Did you know that octopuses have eight arms (not tentacles) and that those arms contain two thirds of their neurons? Or that octopuses have two hearts, blue blood and no bones—allowing them to fit into all the nooks and crannies? These facts only scratch the surface when it comes to understanding these fascinating creatures. Most recently, scientists found that the aquatic invertebrates also experience two distinct sleep states.
According to new research, octopuses could sleep more like mammals than once thought. While significant research has been conducted around how mammals sleep, there have long been logistical barriers to studying cephalopods and other aquatic invertebrates. This new study is not only interesting on its own, but also helps us better understand the nature and purpose of sleep and how it has evolved across species.
In order to investigate cephalopod sleep behavior in more detail, researchers video recorded four adult octopus specimens—octopus insularis—as they slept in a tank inside a lab. (You can watch a video here!) In watching the octopuses sleep, researchers were able to observe behaviors as well as physical changes and transitions that ultimately suggest differing sleep states.
Using automated image processing tools as well as measuring sensory stimulation, the researchers noticed that the specimens changed skin color and texture and demonstrated differing patterns of eye movement during the period of measurement. These physical changes indicated two distinct sleep phases—active and quiet. The active state is colorful and twitchy—the octopus’ body twists as its skin cycles through shades of yellow, violet, white and other camouflage tones. The quiet phase is just that: a more restful and still sleep. These two states can be compared to two of the major stages of sleep in mammals—Rapid Eye Movement (REM) sleep (the phase in which dreaming occurs) and slow-wave sleep. These two key cycles are seen in mammals, birds and possibly in reptiles, and are understood to serve the purpose of refreshing the brain, eliminating waste and solidifying memory.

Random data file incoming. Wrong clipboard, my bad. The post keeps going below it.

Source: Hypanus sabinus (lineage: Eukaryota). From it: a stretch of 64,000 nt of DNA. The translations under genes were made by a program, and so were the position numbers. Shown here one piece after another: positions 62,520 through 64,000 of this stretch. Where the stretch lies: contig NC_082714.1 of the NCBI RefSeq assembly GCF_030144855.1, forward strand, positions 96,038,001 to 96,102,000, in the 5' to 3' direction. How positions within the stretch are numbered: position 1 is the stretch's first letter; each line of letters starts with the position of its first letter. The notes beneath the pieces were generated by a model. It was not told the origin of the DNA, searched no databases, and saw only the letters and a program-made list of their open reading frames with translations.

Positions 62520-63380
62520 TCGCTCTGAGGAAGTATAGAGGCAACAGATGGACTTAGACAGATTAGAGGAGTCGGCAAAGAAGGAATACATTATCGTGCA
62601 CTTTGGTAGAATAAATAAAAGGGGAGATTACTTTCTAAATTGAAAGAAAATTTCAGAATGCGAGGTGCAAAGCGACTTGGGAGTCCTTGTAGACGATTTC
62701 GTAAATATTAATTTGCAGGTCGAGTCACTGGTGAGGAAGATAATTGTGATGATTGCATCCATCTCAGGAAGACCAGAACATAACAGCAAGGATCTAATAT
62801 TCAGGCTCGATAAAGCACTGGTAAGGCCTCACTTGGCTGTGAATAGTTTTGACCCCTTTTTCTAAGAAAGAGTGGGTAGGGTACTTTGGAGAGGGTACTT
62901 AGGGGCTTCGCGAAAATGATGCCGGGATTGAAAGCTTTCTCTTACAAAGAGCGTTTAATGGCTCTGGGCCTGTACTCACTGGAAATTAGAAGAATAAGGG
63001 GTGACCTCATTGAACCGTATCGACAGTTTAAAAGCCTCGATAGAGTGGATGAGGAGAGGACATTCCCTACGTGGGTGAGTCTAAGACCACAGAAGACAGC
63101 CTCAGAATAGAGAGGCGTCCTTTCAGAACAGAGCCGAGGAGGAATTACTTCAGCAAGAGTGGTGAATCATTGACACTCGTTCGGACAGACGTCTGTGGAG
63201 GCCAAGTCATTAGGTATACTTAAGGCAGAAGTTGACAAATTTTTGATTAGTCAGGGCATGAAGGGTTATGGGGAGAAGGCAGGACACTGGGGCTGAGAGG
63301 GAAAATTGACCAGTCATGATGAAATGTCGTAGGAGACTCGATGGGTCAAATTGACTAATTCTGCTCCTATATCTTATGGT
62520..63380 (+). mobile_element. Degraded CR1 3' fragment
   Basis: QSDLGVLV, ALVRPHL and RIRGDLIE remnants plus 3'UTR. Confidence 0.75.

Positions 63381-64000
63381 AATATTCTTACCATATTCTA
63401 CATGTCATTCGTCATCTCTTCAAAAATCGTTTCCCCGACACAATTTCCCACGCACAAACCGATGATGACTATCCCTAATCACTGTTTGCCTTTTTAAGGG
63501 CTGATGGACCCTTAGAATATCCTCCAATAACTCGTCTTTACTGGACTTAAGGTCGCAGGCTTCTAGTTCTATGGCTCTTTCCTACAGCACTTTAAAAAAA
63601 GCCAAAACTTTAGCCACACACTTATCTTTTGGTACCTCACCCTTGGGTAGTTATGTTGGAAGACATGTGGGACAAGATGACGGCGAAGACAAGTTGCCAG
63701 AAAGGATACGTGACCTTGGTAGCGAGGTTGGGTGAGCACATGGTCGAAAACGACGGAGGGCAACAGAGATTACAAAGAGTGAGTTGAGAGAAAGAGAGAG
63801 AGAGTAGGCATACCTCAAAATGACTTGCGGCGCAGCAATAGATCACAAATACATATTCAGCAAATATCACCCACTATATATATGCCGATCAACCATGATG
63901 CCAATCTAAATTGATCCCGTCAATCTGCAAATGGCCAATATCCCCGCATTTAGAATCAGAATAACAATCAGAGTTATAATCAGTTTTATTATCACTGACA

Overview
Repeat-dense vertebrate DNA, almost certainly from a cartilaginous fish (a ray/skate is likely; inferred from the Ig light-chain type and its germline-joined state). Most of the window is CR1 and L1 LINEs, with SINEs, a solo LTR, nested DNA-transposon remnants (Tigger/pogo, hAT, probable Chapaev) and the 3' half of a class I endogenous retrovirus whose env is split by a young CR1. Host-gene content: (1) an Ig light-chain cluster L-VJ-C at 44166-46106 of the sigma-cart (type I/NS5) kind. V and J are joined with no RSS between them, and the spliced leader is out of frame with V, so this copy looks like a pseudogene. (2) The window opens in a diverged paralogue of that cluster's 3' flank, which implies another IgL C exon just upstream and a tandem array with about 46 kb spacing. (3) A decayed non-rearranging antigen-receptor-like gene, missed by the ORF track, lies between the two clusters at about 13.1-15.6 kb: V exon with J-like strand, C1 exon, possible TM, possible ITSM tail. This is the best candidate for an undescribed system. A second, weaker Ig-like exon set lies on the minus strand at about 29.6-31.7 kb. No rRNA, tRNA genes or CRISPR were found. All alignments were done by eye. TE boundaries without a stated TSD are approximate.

Why It Matters
All of this said, researchers warn that octopuses are really not comparable to mammals as they have very different brain structures. But the rapid cycling through skin colors could very well indicate that the octopus is experiencing a dream—or at the very least consolidating its memories.
“I doubt very much that what's going on in the brain in the states is exactly the same [as what happens in mammals],” adds Jennifer Mather, an animal behaviorist at the University of Lethbridge who was not involved with the work. “But the fact that there are different states is very interesting.”
Octopuses can accomplish fairly challenging tasks like opening jars and strategically camouflaging to blend in with their environments, so these two distinct sleep states may figure into the octopus's ability to learn and remember how to do these things. The findings of this research may also indicate that there may be more to octopus consciousness than we realize.
Octopus are not the only cephalopods whose sleep has been studied before though. In 2012, researchers studied sleep in the cuttlefish, also finding two distinct sleep states. This was the first time that an equivalent to REM and slow wave sleep stages were observed in an invertebrate. The cuttlefish similarly writhes and changes color during REM sleep indicating that something is potentially happening within its brain during the sleep stage. But it could also just indicate muscle twitching.
While these findings are exciting and quite fascinating, there’s still so much more to learn. Octopuses are already known for being very anatomically unique and for demonstrating sophisticated behaviors. This study adds a new dimension to our understanding of octopus cognition and indicates that these creatures are able to learn in ways that are more similar to the way that humans and mammals do. It may also reinforce our relatively new understanding of the correlation between memory consolidation and REM sleep.